Note that it’s extremely difficult for young, single women to enter the country unless it’s clear that they’re closely related to expatriate workers. Business women will encounter serious obstacles to entry unless they’re members of a Saudi family or have the sponsorship of a powerful Saudi national.

Residence/Work Visa & Permit

Obtaining a residence visa is usually a lengthy procedure – around a couple of months – with a considerable amount of paperwork on the part of the employer and individual. Having been given a contract of employment, you must present your contract, academic and/or professional qualifications and the results of a full medical examination, including HIV test either to the Saudi embassy or consulate in your home country or to the authorities in Saudi Arabia via your sponsor. You will then be issued with a visa number, with which you can proceed to a Saudi embassy or consulate to obtain a stamped residence visa, which will be converted to a residence permit after your arrival in the Kingdom (where you might be asked to take the medical again!). Your residence permit includes your photograph and must be carried at all times, your passport having been retained by your sponsor.

Family Visit & Residence Permit

Families of people that already have a work visa cannot enter the country at the same time as the worker. The person contracted to work in Saudi Arabia must enter the country first. Family members of workers that are already in the country can apply for visas for visit or residency. Applications must be submitted to the embassy in the home country and require medical examinations and a passport valid for at least six months. Proof of the relationship, such as a marriage certificate, is necessary, and the employer of the contracted person also needs to submit some paperwork.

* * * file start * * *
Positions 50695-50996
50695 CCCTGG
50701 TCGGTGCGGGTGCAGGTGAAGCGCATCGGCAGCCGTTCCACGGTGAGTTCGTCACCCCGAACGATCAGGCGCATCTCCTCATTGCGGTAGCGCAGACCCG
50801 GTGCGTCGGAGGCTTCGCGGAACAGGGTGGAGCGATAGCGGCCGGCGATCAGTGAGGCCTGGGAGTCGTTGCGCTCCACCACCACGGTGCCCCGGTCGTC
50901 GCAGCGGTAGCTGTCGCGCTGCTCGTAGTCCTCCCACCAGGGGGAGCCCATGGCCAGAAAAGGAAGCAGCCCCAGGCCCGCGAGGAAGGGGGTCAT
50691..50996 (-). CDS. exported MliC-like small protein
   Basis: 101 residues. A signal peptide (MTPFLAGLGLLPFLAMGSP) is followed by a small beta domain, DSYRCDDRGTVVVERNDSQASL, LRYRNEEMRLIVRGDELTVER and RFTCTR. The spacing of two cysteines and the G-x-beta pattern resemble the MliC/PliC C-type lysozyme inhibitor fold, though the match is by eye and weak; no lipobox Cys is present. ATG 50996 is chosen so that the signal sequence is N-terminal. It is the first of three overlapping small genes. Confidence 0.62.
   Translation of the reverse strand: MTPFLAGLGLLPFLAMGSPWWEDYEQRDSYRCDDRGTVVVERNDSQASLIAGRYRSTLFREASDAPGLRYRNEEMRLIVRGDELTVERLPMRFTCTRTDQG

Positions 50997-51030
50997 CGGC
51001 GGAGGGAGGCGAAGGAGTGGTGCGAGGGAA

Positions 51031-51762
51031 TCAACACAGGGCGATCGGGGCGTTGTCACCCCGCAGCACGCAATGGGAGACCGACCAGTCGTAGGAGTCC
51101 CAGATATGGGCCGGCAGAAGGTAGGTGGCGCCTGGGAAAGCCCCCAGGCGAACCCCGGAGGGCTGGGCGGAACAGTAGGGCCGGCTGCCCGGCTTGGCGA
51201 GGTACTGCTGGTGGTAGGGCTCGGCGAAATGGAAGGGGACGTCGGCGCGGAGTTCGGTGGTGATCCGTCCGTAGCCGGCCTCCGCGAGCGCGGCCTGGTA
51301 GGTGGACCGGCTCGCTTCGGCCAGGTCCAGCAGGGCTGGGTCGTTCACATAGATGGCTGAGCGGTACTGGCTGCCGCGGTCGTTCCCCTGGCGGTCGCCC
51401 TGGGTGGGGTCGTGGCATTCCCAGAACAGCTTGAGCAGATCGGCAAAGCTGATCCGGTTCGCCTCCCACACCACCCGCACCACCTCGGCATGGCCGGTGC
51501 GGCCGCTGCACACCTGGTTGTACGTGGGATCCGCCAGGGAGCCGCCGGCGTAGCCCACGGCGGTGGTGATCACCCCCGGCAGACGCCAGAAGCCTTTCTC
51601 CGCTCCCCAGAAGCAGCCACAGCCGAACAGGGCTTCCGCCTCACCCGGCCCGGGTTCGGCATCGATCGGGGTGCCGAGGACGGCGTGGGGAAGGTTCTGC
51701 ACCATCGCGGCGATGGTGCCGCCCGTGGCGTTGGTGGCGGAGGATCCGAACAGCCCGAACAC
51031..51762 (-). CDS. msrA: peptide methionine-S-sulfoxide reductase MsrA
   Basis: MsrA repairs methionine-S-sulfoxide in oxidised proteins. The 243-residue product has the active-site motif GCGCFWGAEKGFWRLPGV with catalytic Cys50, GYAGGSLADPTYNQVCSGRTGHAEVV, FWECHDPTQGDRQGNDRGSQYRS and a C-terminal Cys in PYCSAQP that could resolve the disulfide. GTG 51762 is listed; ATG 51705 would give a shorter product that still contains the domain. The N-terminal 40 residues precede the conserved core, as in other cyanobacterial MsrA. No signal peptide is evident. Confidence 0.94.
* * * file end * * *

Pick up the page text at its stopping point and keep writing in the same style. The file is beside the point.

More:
Exit Visa

Should you go on leave or undertake a business trip outside the Kingdom, your sponsor will obtain an exit/re-entry visa, which is a stamp in your passport, and temporarily withdraw your residence permit. Having completed your stay or contract, you’re issued with an exit-only stamp in your passport and are required to surrender the residence permit.

The requirement of an exit visa to leave Saudi Arabia while working there is a tedious restriction on your personal freedom and in an emergency can be problematic, if your sponsor isn’t readily available to process papers. Fortunately, this rarely happens and the sponsor often has a deputy authorised to sign for him. In an emergency, your embassy might assist by intervening on your behalf.

If an expatriate holds a senior position in his company (e.g. Managing Director or General Manager), he might be able to obtain a multiple exit/re-entry visa, usually valid for six months. This visa allows easy passage in either direction but isn’t automatically renewable.

Be careful

During the visa application process and after entering the country, there are a few important things to keep in mind:

  • Saudi Arabia operates entry restrictions on certain individuals, including people with ties to Israel. Entry might also be refused to people judged to be behaving inappropriately.
  • All visas and permits show dates in accordance with the Islamic calendar, which is very different from the Gregorian one. Be careful not to overstay your visa, or you could face fines, detention and/or deportation.
  • Women traveling alone must be met by their sponsor on arrival. Women married to Saudi nationals must have their husband’s permission to leave Saudi Arabia.
  • Employees cannot leave Saudi Arabia without an exit visa signed by the employer, which usually also holds the worker's passport.

Further reading